So, apparently, the Rev. Jesse Jackson called Florida an "Apartheid State" and the "Selma of our time" and made a comparison between Gov. Rick Scott and historically racist 1960s Alabama Gov. George Wallace.
Naturally, Scott is demanding an apology.
Jackson made the comments while visiting the Dream Defenders, who are staging a sit-in protest in Tallahassee until Scott calls a special session to examine the Stand Your Ground law.
So far, Scott has refused to comply with the group's demands, and the group has vowed to stick around until he does.
But now things have gotten incendiary with the appearance of Jackson and his comments.
" 'Stand your ground' laws must end," Jackson told reporters Tuesday. "The manipulation of African-Americans here is disgraceful."
He then went further, saying, "We've seen Southern governors before change their minds. Wallace said we couldn't go to the University of Alabama. He had to change his mind."
The reference there, of course, is when Wallace stood in the doorway of the University of Alabama to block two black students from entering the campus in 1963.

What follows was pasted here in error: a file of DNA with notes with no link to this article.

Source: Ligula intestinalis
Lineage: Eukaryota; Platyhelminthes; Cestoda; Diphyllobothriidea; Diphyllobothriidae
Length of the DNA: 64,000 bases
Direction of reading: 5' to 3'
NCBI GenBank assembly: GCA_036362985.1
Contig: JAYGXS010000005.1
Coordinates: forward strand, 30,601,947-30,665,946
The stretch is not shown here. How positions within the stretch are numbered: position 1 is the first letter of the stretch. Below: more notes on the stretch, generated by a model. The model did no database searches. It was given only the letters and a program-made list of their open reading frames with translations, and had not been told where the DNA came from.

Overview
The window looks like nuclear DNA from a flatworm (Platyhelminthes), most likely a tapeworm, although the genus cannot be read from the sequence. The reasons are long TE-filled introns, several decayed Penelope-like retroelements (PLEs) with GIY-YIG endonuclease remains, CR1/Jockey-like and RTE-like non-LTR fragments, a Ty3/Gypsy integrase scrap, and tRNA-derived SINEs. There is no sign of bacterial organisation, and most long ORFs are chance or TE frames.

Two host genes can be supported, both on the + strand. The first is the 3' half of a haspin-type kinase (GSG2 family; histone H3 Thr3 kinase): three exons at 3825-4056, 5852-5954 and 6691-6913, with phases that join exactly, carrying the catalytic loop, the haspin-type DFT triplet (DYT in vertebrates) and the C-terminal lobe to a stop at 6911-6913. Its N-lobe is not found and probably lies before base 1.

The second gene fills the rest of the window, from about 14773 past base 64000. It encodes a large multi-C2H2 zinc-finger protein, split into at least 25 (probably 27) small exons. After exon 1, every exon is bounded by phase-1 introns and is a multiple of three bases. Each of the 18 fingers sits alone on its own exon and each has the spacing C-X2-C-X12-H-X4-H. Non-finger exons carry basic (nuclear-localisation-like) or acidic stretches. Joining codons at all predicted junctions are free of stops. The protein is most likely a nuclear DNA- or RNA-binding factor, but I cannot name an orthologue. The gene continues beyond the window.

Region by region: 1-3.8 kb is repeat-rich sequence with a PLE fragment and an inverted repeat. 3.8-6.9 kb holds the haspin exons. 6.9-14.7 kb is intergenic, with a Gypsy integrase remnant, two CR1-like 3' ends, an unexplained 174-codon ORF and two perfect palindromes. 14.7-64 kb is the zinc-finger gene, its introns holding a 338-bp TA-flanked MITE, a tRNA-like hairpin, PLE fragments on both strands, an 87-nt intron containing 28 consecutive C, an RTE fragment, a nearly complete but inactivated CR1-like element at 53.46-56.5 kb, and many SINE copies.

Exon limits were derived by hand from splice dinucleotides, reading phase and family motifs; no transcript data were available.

Wallace eventually apologized years later.
The inference, as Scott sees it, is that Florida's governor is a modern-day Wallace.
Scott responded with a statement on Wednesday:
"Jesse Jackson owes every Floridian an apology for his reckless and divisive comments. It is unfortunate that he would come to Florida to insult Floridians and divide our state at a time when we are striving for unity and healing. Floridians are a strong, resilient people. We are fortunate to live in a great state where all Floridians enjoy opportunities to get a great job and world-class education."
While Scott has been kind of a contrarian dick in outright refusing to even look into the law and declaring some sort of arbitrary day of prayer a couple of weeks ago to try to appease the protesters and other angry Floridians, he's got a point about Jackson.
What has been a well-organized, nuanced protest has suddenly turned unnecessarily ugly and decisive with the inclusion of a polarizing figure like Jackson.
When a movement by the people is taken away from them, it becomes a mess.
In this case, however, it might now become a circus -- which is worse.
The Dream Defenders are now, unfortunately, going to be unwittingly mixed in with Jackson's silly comments.
We rarely side with Scott on much (for obvious reasons), but he might have a point here.
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